Bajaj Auto will not be changing its investment plans and product launches slated for this year, nor will it be realigning its sales target for the year, even as India is gripped by a second wave of the pandemic which is resulting in lockdowns and restrictions in many places across the country, a top company official said.

“Right now, at this point in time, I can clearly confirm to you that no, we will not revisit any of our decisions. We are not a company which is tied up with the annual business plan, we follow a rolling forecast model... We have a lot of capex lined up and there are some innovations lined up and none of them will go slow because of this (the second wave),” Soumen Ray, CFO, Bajaj Auto, told BusinessLine.

Financial results

Bajaj Auto on Wednesday posted a consolidated net profit of ₹1,551.28 crore in the fourth quarter ended March 31, 2021 — a 9.61 per cent decrease compared to the preceding quarter of the year. It had posted a consolidated net profit of ₹1,716.26 crore in the third quarter of the fiscal year. The total revenue from operations during the fourth quarter stood at ₹8,596.10 crore, which is a 3.5 per cent decrease compared to the third quarter’s ₹8,909.88 crore.

On a year-on-year basis, the consolidated net profit increased 14.57 per cent compared to the year-ago quarter’s consolidated net profit of ₹1,353.99 crore. The total revenue from operations during the quarter under review increased 26.11 per cent y-o-y compared to Q4FY20’s total revenue from operations of ₹6,815.85 crore.

During the quarter under review, Bajaj Auto sold 1,169,664 vehicles (991,961 vehicles). Its domestic sales increased 12 per cent year-on-year, while exports rose 24 per cent y-o-y.

Lockdown concerns

On whether it is a matter of concern that the lockdowns and restrictions in place could impact the company’s performance, Ray said: “No, I would not say so, because...see, last time, it was a far worse lockdown. And we have just declared our results - in the full year, we have declared a reasonably decent number, which is our profit declining by single digits. And a single-digit profit decline can happen for multiple reasons. The fact that we have been able to manage it is because we don’t operate only in India. And that I think is one of the biggest strengths of Bajaj Auto - of diversification of risk. (Even as our) domestic businesses got impacted, but exports are doing very well.”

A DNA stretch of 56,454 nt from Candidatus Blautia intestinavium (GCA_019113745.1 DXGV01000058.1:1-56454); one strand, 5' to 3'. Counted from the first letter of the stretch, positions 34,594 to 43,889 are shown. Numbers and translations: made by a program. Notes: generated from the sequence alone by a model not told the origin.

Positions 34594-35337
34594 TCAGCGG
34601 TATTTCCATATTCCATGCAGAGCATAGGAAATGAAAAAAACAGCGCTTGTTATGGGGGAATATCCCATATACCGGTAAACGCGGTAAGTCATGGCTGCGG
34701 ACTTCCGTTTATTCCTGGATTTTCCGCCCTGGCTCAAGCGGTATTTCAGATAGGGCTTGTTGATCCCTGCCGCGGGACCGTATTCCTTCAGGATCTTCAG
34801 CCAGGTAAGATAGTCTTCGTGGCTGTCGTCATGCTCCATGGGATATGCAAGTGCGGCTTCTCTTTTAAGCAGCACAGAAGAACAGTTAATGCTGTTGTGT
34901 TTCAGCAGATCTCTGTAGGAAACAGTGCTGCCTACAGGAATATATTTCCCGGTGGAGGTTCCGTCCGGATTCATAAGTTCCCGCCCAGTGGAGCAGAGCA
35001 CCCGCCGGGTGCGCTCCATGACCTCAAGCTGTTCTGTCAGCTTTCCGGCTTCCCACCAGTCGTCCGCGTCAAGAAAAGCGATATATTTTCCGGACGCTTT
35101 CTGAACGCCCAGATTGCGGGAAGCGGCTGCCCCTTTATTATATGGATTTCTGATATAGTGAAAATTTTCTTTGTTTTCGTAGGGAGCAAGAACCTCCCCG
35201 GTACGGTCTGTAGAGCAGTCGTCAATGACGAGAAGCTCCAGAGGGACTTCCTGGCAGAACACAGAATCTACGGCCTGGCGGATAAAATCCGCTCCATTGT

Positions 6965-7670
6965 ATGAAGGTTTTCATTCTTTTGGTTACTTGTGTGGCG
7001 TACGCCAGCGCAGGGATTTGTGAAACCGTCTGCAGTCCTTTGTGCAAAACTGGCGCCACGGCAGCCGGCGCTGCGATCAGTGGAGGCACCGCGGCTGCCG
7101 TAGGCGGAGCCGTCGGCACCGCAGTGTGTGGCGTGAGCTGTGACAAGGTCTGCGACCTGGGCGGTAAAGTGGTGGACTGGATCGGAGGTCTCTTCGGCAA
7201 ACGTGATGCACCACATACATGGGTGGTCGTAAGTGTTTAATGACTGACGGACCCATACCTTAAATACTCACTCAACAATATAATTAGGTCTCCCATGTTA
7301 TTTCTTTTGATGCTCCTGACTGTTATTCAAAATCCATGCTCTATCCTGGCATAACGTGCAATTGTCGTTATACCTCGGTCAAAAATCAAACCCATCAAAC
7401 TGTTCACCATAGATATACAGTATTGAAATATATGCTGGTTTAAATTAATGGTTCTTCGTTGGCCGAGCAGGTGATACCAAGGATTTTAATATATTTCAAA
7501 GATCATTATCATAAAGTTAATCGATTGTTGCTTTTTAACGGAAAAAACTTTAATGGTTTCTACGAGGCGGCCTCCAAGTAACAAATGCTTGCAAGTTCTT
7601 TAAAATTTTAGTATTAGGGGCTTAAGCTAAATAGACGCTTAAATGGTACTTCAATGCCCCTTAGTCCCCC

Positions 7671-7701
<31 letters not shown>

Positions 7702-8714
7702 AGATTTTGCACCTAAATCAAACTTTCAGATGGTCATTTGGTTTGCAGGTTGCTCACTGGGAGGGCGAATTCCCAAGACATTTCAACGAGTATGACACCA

But Ray cautioned that domestic two-wheelers and three-wheelers will get impacted amid the second wave of the pandemic and the resultant lockdowns due to the closure of shops.

“They have specifically called out exports as a place where operations can continue - so export operations are going on. To some extent, even domestic manufacturing - whatever is possible - is going on. So, on the supply side, the constraint is less than what it was last time. On the demand side, export is doing very well. And we expect to do good numbers in April,” he explained.

India’s largest two-wheeler manufacturer Hero MotoCorp had announced last week that it is shutting its manufacturing plants across the country from April 22 to May 1. Bajaj Auto has not taken any similar decision to halt production, said Ray.

“We have got in touch with the local authorities, and we are following whatever protocol is required. And we have export-oriented production as well. So, production is going on, but yes, it is not obviously at the pace of speed at which it would happen under normal circumstances...but we do not have a stoppage of production in any factory.”

Demand outlook

As for his demand outlook, - given that many states are faced with lockdowns and restrictions - Ray said: “It’s not as if even 50 per cent of the contributing Sstates are under lockdown. It is not that bad. Last year, we had seen that whatever lockdowns happen, there’s a pent-up demand which comes back. So, most likely, we expect that the same should happen this year; I mean, nothing is changing. If at all, this year, the economic activities continue, which had stopped last time. What we would like to believe is that once this pandemic subsides, and things open up in those respective areas where it is closed, the demand should come back.”